6. Explain that one way the government controls Medicaid costs is by placing limits on services. For example, rehabilitation services are limited to those that will lead to a measurable restoration of function. At one point, the doctors at Spaulding determined that Jason’s recovery was not likely to progress much further. Once that conclusion had been reached, Medicaid refused to provide further rehabilitation benefits. Jason’s family did not want to put him in a nursing home, so they took on his extensive care personally. They worked diligently with Jason to continue his rehabilitation, and in time he was able to recover, care for himself and play guitar again. He finished an album of songs and performed live in New York City with a number of his friends in the music industry. Show the class Clip 3 so that students can see Jason’s stage of recovery approximately two years after his brain hemorrhage. Also, show the Film Update with the Criglers to see how they are faring in 2009.
7. Discuss what Jason’s quality of life might have been like if his family had been unable or unwilling to continue his rehabilitation after his Medicaid benefits were cut. How might the progress of his recovery have been affected? What impact could that scenario have had on his wife and child?
8. Divide the class into groups of three and ask each student to teach the other members of the group about one of the strategies for health care reform outlined on the Public Agenda for Citizens website. (See the “Consider the Choices” section under the bar graph.) Tell each group to discuss how each strategy could potentially help or harm families in the Criglers’ situation. Also, how would these strategies address the long-term care issues that students listed on their handouts?
Students can be assessed on:
- Completion of the handout
- Participation in class discussion and group work.
- Clarity of ideas and supporting detail expressed in the position paper.
EXTENSIONS & ADAPTATIONS
- Delve deeper into the economics of health care with POV resources for the film Critical Condition. Read basic facts about the uninsured. Use the provided lesson plan to help students develop public service announcements to disseminate this information.
- Analyze the lyrics to Jason Crigler’s song, “The Books on the Shelf,” which he wrote about his recovery. Ask students to write their own songs that either contain biographical themes or express their political views about health care in the United States.
- Explore the benefits of keeping a journal. Introduce the topic by watching the film, Life. Support. Music. in its entirety. Then, discuss the journal entries Marjorie wrote while her brother Jason was in the hospital following his brain hemorrhage. (She reads some of these entries aloud about 10 minutes into the film.) Why did she begin to keep a journal? What types of ideas did she record? How did it help her cope with the adversity she was experiencing in her life? How might her journal keeping have affected the care she gave to Jason? Challenge students to keep a journal for a set period of time and then reflect as a class on the benefits that they experience.
Fact Sheet: Medicaid and Long-term Care Services and Supports — The Kaiser Family Foundation provides a regularly updated fact sheet that describes what long-term care services are provided and to whom, details on how these services are funded and the future outlook for this program.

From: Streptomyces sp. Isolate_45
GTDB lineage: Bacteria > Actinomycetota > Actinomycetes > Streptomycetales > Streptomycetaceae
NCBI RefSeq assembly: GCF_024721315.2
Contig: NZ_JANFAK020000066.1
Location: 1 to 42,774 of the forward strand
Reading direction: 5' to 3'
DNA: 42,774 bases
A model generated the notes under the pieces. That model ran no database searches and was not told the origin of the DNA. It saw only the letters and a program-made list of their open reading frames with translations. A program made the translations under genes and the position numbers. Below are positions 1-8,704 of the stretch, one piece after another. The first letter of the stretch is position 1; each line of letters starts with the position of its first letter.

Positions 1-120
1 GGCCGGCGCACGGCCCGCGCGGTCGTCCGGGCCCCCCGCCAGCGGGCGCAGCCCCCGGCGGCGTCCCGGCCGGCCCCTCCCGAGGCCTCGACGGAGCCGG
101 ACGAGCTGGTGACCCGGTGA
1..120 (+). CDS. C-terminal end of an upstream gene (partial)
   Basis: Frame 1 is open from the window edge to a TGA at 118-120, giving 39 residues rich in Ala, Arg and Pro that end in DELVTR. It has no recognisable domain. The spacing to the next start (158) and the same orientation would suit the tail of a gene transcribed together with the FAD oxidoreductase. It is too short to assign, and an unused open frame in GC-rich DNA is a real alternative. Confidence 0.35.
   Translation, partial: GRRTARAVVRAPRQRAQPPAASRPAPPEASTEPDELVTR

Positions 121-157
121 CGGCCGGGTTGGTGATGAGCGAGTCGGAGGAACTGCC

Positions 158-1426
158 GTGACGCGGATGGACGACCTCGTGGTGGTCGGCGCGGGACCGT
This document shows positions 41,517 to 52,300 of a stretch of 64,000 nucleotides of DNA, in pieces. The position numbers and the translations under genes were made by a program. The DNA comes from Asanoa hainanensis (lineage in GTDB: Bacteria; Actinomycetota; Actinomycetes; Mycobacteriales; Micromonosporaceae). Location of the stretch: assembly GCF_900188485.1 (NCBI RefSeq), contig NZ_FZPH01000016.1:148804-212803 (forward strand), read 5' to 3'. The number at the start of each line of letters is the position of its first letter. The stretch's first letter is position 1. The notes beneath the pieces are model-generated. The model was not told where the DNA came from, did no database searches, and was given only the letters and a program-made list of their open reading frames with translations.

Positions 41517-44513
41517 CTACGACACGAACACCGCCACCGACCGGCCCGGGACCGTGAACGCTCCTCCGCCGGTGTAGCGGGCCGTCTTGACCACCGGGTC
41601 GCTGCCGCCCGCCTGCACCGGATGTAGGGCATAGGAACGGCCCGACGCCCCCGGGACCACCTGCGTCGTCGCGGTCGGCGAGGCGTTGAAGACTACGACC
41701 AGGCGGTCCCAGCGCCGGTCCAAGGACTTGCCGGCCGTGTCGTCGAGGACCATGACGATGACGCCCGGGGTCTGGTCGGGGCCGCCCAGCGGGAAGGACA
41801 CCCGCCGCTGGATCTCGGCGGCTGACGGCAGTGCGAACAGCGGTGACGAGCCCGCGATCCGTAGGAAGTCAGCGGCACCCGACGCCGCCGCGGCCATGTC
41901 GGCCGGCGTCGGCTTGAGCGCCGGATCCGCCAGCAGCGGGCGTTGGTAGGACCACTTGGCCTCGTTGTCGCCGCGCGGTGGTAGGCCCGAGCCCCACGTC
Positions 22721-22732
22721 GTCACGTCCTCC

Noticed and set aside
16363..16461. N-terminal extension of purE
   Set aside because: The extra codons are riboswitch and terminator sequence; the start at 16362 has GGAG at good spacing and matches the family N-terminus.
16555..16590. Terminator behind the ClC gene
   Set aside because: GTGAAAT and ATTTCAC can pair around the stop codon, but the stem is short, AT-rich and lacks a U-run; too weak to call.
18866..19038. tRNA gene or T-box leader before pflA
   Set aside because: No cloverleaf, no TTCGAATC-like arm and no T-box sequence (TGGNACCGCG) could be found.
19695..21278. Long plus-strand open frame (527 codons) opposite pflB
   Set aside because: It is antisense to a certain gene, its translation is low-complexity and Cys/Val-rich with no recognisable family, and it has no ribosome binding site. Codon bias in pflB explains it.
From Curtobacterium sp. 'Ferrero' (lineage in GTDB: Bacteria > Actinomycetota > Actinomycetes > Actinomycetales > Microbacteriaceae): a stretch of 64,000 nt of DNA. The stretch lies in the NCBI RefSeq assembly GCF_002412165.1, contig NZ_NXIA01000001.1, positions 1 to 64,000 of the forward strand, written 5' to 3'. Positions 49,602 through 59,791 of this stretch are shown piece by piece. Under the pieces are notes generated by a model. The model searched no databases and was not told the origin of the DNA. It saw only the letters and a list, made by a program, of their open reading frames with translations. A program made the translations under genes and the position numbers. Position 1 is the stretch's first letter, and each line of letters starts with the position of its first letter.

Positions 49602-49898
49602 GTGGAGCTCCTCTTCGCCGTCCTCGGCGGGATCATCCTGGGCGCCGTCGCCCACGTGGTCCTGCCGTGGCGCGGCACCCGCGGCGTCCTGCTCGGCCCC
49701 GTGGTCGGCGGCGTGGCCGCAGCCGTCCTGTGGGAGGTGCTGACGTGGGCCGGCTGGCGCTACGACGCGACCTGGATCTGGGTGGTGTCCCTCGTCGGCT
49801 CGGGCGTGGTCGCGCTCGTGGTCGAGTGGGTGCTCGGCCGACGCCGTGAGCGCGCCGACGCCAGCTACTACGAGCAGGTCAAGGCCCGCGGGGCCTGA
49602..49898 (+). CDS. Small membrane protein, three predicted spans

Fact Sheet: Medicaid’s Rehabilitation Services Option — This issue brief from the Kaiser Family Foundation provides an overview of current policy issues related to rehabilitation services funded by Medicaid.
Glossary of Medicare and Health Insurance Terms — The American Association of Retired Persons (AARP) provides definitions for commonly used health insurance terms.
Public Agenda for Citizens: Health Care — This non-partisan site provides an overview of the problems with the U.S. health care system and briefly outlines arguments for and against the three main strategies for addressing these problems.
State Health Facts: Medicaid and CHIP — The Kaiser Family Foundation provides bar graphs, tables and color-coded maps that present a wealth of statistics on Medicaid and health issues, broken down by state.
The State of 21st Century Long-term Services and Supports — This report from the National Council on Disability outlines issues related to long-term care and makes policy recommendations for addressing them.
These standards are drawn from “Content Knowledge,” a compilation of content standards and benchmarks for K-12 curriculum by McRel (Mid-continent Research for Education and Learning) at http://www.mcrel.org/standards-benchmarks/.
Standard 16: Understands the major responsibilities of the national government regarding domestic and foreign policy and understands how government is financed through taxation.
Standard 21: Understands the formation and implementation of public policy.
Standard 1: Is familiar with the availability and effective use of health services, products and information.
Standard 4: Gathers and uses information for research purposes.
Standard 7: Uses reading skills and strategies to understand and interpret a variety of informational texts.
Standard 9: Uses viewing skills and strategies to understand and interpret visual media.
ABOUT THE AUTHOR
Cari Ladd, M.Ed., is an educational writer with a background in secondary education and media development. Previously, she served as PBS Interactive’s Director of Education, overseeing the development of curricular resources tied to PBS programs, the PBS TeacherSource Web site (now PBS Teachers) and online teacher professional development services. She has also taught in Maryland and northern Virginia.
» “Medicaid and Long-term Care Services and Supports.” Kaiser Family Foundation
» “Medicare: Long-term Care.”
» “The State 21st Century Long-Term Services and Supports: Financing and Systems Reform for Americans with Disabilities.” National Council on Disbility. December 15, 2005